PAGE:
Johnny Hunter, Mark Hanslip, Olie Brice
Discus 153CD
Available formats: CD/DL


“A terrific recording by a terrific trio. One of the best free jazz releases of the year so far.” – Brian Marley

“It’s resourceful, confident, articulate and bold.” – Steve Day

“With the comradery that grounds the group made clear via their intrinsic sense of communication, this recording is a delightfully emancipated invitation to the listener, overall.” – Barney Whittaker, PRESTO MUSIC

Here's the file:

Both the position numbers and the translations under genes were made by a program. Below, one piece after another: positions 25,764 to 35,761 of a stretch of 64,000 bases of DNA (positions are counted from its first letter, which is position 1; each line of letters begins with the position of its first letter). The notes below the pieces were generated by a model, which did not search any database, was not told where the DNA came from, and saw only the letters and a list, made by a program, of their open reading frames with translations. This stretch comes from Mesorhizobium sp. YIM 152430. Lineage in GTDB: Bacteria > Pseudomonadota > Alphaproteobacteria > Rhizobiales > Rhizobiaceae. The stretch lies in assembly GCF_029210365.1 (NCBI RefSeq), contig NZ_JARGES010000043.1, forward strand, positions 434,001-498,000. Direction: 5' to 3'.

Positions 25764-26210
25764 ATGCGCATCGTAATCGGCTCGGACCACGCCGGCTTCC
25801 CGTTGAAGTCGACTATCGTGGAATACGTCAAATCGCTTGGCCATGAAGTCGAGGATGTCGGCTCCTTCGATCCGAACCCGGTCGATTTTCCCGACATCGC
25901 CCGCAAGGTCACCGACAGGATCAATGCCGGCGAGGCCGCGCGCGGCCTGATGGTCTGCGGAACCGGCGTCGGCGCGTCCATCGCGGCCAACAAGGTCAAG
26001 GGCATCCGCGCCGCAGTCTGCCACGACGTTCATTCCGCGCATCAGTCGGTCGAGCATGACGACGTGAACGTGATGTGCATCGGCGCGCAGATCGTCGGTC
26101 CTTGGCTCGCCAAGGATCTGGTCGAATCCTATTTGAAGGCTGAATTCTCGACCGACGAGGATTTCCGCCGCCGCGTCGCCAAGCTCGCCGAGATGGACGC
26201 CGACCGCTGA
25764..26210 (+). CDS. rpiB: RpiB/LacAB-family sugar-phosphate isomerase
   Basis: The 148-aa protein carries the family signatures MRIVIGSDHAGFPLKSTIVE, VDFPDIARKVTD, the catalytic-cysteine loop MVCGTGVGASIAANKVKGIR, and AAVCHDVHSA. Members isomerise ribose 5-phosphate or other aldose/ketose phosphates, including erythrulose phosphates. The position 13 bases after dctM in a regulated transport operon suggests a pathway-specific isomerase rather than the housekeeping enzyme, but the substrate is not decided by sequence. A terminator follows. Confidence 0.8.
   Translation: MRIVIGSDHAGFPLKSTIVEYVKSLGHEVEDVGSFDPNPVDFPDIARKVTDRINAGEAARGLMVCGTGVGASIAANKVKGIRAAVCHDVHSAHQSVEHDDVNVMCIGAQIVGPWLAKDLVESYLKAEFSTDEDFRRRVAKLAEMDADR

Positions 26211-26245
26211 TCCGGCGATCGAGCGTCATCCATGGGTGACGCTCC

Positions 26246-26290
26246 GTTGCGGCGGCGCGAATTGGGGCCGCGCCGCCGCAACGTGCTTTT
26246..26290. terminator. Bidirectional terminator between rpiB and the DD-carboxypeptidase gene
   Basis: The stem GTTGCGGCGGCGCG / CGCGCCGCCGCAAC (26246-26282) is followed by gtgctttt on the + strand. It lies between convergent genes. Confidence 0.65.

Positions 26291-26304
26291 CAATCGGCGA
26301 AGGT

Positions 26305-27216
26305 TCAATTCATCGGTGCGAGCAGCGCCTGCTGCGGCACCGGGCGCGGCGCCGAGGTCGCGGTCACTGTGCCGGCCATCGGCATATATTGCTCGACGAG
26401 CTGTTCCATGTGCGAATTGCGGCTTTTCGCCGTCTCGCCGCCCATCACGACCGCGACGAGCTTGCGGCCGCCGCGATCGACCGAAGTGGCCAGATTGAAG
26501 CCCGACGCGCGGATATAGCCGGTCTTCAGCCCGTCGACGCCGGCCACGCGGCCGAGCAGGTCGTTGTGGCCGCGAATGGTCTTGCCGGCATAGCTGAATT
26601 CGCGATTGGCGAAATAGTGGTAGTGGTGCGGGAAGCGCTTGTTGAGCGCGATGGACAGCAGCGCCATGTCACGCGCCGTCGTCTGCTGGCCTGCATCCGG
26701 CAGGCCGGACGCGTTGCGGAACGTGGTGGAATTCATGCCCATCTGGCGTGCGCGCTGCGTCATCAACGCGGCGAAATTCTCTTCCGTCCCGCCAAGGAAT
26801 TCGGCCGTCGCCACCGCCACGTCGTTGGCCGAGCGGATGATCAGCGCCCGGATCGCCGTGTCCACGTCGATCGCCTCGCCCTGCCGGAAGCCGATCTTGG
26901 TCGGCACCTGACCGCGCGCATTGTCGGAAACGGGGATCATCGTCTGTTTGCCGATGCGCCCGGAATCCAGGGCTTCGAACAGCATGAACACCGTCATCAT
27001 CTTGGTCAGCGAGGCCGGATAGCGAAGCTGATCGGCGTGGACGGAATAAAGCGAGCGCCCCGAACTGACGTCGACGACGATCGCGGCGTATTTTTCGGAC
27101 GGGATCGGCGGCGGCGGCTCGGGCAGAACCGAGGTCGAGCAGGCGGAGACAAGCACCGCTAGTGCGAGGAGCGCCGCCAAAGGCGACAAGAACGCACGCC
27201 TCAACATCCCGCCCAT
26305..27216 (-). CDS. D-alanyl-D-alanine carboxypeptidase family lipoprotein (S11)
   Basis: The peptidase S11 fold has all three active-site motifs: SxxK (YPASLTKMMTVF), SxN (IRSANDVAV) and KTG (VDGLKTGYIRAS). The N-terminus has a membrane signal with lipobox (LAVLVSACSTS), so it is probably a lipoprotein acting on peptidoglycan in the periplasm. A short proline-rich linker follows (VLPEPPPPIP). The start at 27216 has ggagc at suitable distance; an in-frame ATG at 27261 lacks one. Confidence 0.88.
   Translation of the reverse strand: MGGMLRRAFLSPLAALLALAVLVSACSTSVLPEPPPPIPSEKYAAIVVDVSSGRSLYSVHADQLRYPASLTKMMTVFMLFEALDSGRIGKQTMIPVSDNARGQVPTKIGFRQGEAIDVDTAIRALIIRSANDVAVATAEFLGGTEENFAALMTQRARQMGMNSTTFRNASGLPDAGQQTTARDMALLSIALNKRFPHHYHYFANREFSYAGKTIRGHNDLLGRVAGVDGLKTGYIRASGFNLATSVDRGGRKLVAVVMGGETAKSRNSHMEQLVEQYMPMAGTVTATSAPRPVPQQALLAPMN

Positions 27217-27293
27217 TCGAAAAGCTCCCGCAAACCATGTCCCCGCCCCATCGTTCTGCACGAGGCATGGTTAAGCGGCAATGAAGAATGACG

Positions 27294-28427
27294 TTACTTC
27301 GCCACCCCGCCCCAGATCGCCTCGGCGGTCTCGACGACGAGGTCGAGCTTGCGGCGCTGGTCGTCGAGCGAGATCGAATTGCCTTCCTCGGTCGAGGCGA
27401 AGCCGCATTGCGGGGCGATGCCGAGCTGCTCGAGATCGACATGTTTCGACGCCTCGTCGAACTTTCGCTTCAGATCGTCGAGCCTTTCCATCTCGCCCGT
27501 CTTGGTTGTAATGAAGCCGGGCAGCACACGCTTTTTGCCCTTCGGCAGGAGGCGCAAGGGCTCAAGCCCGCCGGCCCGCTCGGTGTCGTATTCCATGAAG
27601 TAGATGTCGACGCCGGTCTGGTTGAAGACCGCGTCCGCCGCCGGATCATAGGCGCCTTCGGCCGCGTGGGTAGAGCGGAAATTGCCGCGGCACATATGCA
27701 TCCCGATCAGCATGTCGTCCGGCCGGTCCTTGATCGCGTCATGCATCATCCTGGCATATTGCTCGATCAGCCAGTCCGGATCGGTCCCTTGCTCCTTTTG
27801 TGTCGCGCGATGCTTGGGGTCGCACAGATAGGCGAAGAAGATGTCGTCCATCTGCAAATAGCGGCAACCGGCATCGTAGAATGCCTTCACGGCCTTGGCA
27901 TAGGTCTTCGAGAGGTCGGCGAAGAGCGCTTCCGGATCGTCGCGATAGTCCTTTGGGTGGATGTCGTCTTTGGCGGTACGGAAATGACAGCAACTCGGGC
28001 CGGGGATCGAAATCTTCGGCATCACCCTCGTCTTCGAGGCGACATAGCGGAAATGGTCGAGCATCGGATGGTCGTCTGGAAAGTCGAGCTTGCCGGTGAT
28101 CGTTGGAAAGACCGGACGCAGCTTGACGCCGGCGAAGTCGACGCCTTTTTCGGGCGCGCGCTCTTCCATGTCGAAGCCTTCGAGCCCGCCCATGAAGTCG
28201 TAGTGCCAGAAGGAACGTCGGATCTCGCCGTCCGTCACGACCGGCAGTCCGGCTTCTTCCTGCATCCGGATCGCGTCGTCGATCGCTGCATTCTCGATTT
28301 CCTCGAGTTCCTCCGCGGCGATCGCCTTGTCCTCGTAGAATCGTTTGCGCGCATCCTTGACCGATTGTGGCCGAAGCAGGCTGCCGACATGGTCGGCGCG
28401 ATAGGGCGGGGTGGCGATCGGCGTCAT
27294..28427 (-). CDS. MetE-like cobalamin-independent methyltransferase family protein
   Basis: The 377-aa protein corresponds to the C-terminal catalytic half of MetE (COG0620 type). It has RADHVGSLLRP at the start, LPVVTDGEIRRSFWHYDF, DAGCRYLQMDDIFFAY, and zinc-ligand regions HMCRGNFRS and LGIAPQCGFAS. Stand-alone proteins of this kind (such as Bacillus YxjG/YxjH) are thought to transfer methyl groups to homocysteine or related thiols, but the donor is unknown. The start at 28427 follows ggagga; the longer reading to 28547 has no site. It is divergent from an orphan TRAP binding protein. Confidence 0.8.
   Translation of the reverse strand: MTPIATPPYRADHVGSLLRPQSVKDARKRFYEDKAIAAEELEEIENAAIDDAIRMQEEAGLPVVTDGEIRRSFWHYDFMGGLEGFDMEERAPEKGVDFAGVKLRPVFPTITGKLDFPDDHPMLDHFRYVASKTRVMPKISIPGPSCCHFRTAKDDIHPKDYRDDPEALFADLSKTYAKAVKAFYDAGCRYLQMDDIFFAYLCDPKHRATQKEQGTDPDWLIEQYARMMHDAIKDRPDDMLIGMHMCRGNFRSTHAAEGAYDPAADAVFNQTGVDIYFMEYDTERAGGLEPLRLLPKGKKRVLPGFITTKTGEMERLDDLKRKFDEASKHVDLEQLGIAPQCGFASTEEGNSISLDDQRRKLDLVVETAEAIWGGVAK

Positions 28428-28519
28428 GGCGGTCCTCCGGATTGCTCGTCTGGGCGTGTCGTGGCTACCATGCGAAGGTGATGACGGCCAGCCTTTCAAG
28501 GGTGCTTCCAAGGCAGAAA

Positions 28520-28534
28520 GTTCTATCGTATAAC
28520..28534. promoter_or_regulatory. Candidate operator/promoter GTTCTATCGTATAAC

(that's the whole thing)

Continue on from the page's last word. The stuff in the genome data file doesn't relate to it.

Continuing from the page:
Johnny Hunter – drums, composer
Mark Hanslip – tenor saxophone
Olie Brice – double bass

A suite of four new compositions from Johnny Hunter, performed beautifully, stylishly, and most creatively by this trio of great players. The music treads a fine line between free jazz and free improvisation, areas where these musicians live easily and naturally. By turns exciting, textural, sensual, joyously cool.

Johnny writes “The recording came off the back of the trio’s tour where they were performing purely Free Improvisation. The interest is in how they would now treat some composed material. The simple but strong melodies provide a stark contrast to the freedom experienced during the improvisation.”.